GAO: Census should make IT management consistent

The Census Bureau has yet to consistently perform actions related to IT management practices that it has put in place because it lacks clearly defined and written procedures, according to the Government Accountability Office.

Census, a bureau of the Commerce Department, has implemented IT investment, system development and enterprise architecture management, along with IT security and human capital management. But if the bureau does not adequately manage its IT investments, it is more likely to experience cost and schedule overruns and performance shortfalls, GAO said in a report released today.

The bureau is preparing for the 2010 decennial census, which it expects to cost $11.3 billion, including $2.7 billion in IT investments.

'Because the bureau plans to spend billions of dollars on information technology to prepare for the 2010 decennial census, building in sound IT practices now is more critical than ever,' said David Powner, GAO's director of IT management and author of the report.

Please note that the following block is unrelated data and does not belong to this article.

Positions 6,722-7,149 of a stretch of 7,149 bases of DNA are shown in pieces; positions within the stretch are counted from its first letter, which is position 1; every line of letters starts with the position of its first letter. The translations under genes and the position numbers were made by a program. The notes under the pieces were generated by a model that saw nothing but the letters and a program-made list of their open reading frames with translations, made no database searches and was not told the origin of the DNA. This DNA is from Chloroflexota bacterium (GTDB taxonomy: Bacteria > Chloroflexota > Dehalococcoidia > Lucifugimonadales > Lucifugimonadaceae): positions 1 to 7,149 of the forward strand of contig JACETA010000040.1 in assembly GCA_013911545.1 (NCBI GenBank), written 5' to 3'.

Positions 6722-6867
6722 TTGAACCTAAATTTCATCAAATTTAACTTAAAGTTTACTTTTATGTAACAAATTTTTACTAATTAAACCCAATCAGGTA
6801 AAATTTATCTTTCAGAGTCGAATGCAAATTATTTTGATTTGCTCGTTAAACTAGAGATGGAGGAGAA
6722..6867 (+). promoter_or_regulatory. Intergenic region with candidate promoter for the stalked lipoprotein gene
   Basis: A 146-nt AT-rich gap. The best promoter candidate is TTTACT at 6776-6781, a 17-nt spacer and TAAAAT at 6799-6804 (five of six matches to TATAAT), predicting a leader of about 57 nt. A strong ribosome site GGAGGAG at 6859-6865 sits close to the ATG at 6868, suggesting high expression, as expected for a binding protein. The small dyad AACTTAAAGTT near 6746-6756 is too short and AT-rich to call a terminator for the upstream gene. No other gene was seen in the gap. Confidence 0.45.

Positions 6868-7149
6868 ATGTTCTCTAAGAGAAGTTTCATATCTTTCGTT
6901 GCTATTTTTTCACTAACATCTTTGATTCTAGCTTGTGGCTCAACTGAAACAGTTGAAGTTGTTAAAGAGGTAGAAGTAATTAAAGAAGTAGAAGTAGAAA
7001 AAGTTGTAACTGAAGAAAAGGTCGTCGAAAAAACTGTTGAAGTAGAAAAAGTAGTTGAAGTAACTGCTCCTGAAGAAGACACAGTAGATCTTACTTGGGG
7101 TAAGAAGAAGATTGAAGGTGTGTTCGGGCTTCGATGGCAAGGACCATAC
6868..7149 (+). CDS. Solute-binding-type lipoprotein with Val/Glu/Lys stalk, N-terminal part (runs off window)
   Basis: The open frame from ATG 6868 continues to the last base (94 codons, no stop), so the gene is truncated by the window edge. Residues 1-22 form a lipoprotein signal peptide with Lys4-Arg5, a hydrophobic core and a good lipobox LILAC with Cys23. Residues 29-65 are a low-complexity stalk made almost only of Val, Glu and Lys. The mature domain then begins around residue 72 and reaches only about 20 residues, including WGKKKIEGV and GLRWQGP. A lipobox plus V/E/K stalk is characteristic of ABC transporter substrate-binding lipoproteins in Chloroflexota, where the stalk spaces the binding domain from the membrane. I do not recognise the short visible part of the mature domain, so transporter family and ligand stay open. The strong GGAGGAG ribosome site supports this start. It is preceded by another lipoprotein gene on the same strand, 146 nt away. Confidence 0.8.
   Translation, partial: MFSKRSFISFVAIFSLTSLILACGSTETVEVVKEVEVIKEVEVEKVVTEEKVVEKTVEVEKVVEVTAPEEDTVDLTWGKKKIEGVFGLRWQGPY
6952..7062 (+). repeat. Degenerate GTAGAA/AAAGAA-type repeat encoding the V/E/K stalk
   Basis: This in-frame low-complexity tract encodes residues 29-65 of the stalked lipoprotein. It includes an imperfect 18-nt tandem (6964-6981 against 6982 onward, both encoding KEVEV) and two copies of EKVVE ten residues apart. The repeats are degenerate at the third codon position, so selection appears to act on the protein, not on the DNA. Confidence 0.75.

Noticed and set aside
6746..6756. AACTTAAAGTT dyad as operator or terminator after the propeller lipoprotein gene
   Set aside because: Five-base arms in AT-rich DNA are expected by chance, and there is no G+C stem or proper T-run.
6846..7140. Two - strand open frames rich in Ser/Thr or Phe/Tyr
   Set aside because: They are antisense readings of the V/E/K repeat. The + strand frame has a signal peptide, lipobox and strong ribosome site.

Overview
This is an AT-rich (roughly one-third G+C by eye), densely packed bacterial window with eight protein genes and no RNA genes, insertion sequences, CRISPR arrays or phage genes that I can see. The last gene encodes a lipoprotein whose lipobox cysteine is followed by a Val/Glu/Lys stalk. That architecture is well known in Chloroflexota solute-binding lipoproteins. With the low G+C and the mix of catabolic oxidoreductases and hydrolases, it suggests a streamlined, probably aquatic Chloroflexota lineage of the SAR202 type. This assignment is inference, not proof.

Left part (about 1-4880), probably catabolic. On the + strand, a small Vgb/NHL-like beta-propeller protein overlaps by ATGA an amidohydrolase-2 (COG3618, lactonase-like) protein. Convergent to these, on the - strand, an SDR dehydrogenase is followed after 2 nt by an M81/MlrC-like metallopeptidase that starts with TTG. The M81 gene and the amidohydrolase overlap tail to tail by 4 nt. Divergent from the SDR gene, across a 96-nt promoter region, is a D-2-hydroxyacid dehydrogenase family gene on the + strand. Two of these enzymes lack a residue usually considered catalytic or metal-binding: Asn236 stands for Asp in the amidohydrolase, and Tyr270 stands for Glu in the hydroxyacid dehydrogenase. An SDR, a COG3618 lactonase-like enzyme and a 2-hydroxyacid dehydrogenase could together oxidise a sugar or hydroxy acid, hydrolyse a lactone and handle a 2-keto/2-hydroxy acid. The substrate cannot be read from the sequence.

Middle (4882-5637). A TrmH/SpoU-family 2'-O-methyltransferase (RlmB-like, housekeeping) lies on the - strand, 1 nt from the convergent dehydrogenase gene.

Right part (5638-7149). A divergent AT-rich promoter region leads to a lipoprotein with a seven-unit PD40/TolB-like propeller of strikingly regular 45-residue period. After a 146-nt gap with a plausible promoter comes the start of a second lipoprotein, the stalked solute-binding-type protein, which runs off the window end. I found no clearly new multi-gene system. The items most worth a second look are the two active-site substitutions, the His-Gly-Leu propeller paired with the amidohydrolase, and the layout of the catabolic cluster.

For example, Census has established executive-level investment boards, but it lacks written procedures outlining how the investment boards are to operate. Such procedures would ensure a consistent and repeatable approach to investment management and decision-making.

Census agreed with GAO's recommendations and noted that it had already taken steps to implement the findings. 'We are in the process of introducing a corporate IT environment'one that will affect the Census Bureau operationally as well as organizationally,' said David Sampson, acting Commerce deputy secretary. 'We anticipate the improvements we will experience over time from this undertaking will strengthen an already solid IT operation and further improve upon our audit performance.'

Among GAO's recommendations, Census should:

  • Develop written procedures to guide its IT investment boards' operation and use those procedures for consistent investment management and decision-making practices

  • Develop well-defined written procedures that outline the process for selecting new IT proposals and reselecting ongoing investments

  • Institutionalize a process improvement initiative, such as the Capability Maturity Model Integration framework

  • establish a written policy endorsing and enforcing the Census enterprise architecture.

About the Author

Mary Mosquera is a reporter for Federal Computer Week.

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